Just like with Australia, we had also shortened our stay in New Zealand, to allow us more time in South America, as the money would go much further. Unknowing at the time, this was possibly the best decision ever, as New Zealand was even colder than Sydney and we certainly did not have enough gear to keep us warm. If you think of the scene from ‘Cool Runnings’ were they all walk out the airport and freeze to the spot when they see the snow, that was kind of like us in New Zealand. Pulling everything out from our bags and layering up. Leaving the airport looking like Michellin men.
We had narrowed down our 2 weeks in New Zealand to hit two spots, Rotorua for its Maori culture and Geothermal parks (thinking this meant it would be warm) and Auckland as its the capital and makes sense. We had hired a little car for our trip to Rotorua, which was very easy to get used to because the Kiwi’s are really smart and drive on the same side of the road as the UK……nice. We were used to 5-6hour journeys being like a commute at this point, so 3 hours to Rotorua from Auckland was a walk in the park really. Apart from when it takes 6 hours because of traffic and is pitch black for 70% of the journey because of it being such cut off countryside.
The hostel we stayed in Rotorua was just what we needed, like in Sydney it felt like home here and the hostel we stayed in ‘Blarney’s Backpackers’ made that even more so. There was only about 30 occupants max capacity in the hostel and when we were there it was low season, so there was about 10 people max. All of us huddled around the sofa watching films on a nightime and it just had a very homely feel to it. Rather than some of the big hostels you stay in which you can just get lost in and have rubbish communal areas. This coupled with the fact the owner cooked us 2 types of soup one night and gave us as many hot water bottles and extra blankets as we desired.
Rotorua itself is a very quaint little town which is located on one of the worlds biggest geo-thermal parks and has a very small town feel to it. As well as the geo-thermal park attractions, this is also one of the epicentres of Maori culture in New Zealand, so a great blend of things to which can all be done without too much of a touristy feel.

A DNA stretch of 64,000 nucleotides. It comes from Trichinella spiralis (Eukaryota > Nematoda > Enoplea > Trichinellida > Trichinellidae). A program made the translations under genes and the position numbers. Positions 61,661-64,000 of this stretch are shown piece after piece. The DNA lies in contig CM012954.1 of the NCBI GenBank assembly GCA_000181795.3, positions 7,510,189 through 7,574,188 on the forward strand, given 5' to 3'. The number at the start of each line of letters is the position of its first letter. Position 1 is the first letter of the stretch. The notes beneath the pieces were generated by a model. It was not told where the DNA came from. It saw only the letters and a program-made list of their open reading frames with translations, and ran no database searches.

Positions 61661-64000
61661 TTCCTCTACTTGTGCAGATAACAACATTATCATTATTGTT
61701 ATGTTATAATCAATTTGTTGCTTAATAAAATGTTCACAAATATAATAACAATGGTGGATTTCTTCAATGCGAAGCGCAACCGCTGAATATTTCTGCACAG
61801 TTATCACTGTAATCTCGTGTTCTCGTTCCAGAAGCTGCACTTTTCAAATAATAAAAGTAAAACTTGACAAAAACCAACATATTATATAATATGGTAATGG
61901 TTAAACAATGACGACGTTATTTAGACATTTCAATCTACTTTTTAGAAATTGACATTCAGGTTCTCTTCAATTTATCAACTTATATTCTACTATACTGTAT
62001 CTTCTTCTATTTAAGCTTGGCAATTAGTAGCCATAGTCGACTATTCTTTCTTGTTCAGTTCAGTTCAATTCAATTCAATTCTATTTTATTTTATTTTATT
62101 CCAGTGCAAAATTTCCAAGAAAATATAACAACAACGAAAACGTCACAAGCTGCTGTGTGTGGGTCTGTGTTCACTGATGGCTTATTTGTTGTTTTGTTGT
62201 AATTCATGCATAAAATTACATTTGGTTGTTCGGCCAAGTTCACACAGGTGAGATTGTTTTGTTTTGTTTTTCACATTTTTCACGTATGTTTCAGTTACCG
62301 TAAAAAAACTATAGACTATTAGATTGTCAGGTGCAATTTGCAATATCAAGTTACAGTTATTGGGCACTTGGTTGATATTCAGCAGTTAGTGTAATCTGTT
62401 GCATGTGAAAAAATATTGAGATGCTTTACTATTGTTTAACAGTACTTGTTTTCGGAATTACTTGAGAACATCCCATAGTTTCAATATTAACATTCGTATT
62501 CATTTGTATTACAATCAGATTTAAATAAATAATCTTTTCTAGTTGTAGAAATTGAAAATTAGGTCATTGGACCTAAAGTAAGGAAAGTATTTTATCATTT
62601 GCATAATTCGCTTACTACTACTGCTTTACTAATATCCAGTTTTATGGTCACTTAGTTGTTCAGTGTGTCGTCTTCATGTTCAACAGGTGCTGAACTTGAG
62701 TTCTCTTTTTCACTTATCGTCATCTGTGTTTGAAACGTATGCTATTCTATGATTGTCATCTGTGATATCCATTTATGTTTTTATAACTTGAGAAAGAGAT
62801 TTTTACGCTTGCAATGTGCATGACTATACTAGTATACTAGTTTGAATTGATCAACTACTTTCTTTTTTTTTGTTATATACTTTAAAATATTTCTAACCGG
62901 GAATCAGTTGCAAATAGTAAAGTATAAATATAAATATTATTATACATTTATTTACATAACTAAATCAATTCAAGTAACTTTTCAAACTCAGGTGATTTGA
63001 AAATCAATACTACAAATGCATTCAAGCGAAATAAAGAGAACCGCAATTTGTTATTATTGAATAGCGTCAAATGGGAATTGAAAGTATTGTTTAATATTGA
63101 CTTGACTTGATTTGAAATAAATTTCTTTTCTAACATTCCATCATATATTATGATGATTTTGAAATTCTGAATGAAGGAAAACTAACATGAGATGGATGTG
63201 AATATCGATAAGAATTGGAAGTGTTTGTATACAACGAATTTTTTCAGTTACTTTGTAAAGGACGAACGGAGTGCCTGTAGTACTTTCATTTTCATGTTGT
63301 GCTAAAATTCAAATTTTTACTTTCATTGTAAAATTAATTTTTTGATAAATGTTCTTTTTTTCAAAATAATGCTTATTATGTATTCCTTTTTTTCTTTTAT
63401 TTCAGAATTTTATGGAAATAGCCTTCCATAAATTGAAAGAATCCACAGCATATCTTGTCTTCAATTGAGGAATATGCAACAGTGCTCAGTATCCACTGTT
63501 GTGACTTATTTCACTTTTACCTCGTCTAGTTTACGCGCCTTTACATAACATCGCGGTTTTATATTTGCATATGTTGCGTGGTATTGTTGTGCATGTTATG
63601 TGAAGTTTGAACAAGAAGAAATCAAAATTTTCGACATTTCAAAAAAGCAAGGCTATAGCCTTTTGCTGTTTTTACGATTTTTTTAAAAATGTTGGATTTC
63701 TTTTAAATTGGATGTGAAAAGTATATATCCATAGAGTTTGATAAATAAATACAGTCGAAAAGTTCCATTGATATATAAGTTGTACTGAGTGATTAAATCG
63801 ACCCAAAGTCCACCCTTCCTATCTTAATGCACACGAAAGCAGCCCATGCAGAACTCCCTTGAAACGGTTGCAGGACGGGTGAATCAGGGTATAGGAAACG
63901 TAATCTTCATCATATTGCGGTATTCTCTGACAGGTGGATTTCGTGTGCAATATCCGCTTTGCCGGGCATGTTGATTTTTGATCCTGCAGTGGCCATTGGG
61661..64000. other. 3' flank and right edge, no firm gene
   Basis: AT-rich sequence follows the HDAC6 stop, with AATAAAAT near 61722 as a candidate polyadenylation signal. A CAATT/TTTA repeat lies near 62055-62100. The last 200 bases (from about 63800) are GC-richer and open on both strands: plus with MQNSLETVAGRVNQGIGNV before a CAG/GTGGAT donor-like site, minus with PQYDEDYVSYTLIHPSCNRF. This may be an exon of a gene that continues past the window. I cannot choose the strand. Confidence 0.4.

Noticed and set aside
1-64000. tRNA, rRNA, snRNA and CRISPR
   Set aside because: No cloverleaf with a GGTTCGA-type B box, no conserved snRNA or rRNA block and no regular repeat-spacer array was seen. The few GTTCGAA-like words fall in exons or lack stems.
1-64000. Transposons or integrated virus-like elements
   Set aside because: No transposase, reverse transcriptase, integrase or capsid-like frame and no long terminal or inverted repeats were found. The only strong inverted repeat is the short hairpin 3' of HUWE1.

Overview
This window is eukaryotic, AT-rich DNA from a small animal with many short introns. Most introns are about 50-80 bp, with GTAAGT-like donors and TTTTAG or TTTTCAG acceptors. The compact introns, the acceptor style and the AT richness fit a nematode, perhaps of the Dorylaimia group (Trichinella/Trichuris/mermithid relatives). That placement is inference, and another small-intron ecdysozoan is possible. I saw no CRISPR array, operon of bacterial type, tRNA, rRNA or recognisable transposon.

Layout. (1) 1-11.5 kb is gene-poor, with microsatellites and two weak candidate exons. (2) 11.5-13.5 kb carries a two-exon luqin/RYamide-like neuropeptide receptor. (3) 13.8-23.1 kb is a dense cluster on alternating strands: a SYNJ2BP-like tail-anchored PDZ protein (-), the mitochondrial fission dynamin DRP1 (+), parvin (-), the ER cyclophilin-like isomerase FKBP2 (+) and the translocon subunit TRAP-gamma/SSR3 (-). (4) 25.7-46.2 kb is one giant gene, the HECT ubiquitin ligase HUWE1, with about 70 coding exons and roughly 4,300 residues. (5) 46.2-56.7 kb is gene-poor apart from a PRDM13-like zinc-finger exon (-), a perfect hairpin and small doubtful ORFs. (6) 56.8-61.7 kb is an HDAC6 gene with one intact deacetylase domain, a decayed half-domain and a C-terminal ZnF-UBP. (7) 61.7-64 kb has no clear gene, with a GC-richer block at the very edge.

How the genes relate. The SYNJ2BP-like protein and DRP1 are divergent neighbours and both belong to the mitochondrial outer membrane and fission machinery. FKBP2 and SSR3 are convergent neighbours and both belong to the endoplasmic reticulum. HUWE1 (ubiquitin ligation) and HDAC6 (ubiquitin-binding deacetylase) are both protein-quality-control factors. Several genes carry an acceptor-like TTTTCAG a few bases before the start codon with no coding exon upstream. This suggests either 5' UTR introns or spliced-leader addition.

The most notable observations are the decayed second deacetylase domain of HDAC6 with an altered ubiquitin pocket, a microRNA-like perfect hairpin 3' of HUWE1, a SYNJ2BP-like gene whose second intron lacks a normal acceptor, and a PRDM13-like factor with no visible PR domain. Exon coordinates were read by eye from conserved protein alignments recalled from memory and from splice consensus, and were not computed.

We spent out time walking around the red woods (big forrest), local lakes, various hot pools, mud pools, the town itself and watch a geeser erupting. Because of all the geothermal activity, the town and its surrounds constantly stink of egg! Which sometimes it is bareable, other times it is really overwhelming and a bit too much!
As we are both interested in Maori culture, we signed up for the Maori experience evening. This included visited a mock Maoria tribe, learning about their traditions first hand, listening to Maori music, watching Maori dances and eating a Hangi feast, which is cooked in the ground. The night is treat very seriously and our guide was great fun. Telling us all about what to expect and how we were being treat as a visiting tribe, so would be welcomed with a warrior dance and a peace offering, which had we refused, would have meant going to war! Whilst travelling on our pretend canoe (coach), a chief needed to be appointed, who would accept or decline the peace offering and look after his tribe for the evening and guess who managed to get the honour…………ME, Chief Castling.
This involved me standing in the large entrance circle whilst the warriors came running at me and thrust their spears at my face and body, whilst i stood completely rigid and had to remain still until the chief of the tribe came with the offering of peace, which can take the form of anything, luckily for me it was a twig with some leaves on and nothing too sinister. Once I accepted the peace offering we then did the Hongi which is a tribal hello/welcoming which involves the touching of noses 2 times. Then I was invited into the village by the Chief with ‘my’ tribe in tow. It was a great night and probably the closest we would come to the authentic experience.
On our way back to Auckland we also managed to swing by Hobbiton movie set, which unfortunately without paying the very expensive tour price, you can only see mounds of hills which surround the local area and get a great feel of why this location was picked for the movie. Everything about the countryside in New Zealand was like Great Britain version 2, if you could imagine making the British countryside better, than this is what it would look like, everywhere just looks super imposed and straight off a postcard.